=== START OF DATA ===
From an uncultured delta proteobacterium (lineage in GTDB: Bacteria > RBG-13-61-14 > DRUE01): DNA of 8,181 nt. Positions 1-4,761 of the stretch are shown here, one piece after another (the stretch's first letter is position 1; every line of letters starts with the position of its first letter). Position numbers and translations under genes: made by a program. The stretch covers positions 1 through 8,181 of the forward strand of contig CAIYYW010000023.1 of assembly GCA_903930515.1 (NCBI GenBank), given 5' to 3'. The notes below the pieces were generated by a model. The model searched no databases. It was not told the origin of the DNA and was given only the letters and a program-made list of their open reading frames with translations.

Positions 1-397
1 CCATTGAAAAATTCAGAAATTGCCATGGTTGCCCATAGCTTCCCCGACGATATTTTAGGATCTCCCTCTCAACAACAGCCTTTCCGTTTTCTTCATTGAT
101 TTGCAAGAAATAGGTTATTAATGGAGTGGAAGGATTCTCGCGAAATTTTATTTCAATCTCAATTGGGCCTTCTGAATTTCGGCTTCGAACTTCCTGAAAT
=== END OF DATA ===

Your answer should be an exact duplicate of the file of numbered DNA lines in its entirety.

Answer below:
From an uncultured delta proteobacterium (lineage in GTDB: Bacteria > RBG-13-61-14 > DRUE01): DNA of 8,181 nt. Positions 1-4,761 of the stretch are shown here, one piece after another (the stretch's first letter is position 1; every line of letters starts with the position of its first letter). Position numbers and translations under genes: made by a program. The stretch covers positions 1 through 8,181 of the forward strand of contig CAIYYW010000023.1 of assembly GCA_903930515.1 (NCBI GenBank), given 5' to 3'. The notes below the pieces were generated by a model. The model searched no databases. It was not told the origin of the DNA and was given only the letters and a program-made list of their open reading frames with translations.

Positions 1-397
1 CCATTGAAAAATTCAGAAATTGCCATGGTTGCCCATAGCTTCCCCGACGATATTTTAGGATCTCCCTCTCAACAACAGCCTTTCCGTTTTCTTCATTGAT
101 TTGCAAGAAATAGGTTATTAATGGAGTGGAAGGATTCTCGCGAAATTTTATTTCAATCTCAATTGGGCCTTCTGAATTTCGGCTTCGAACTTCCTGAAAT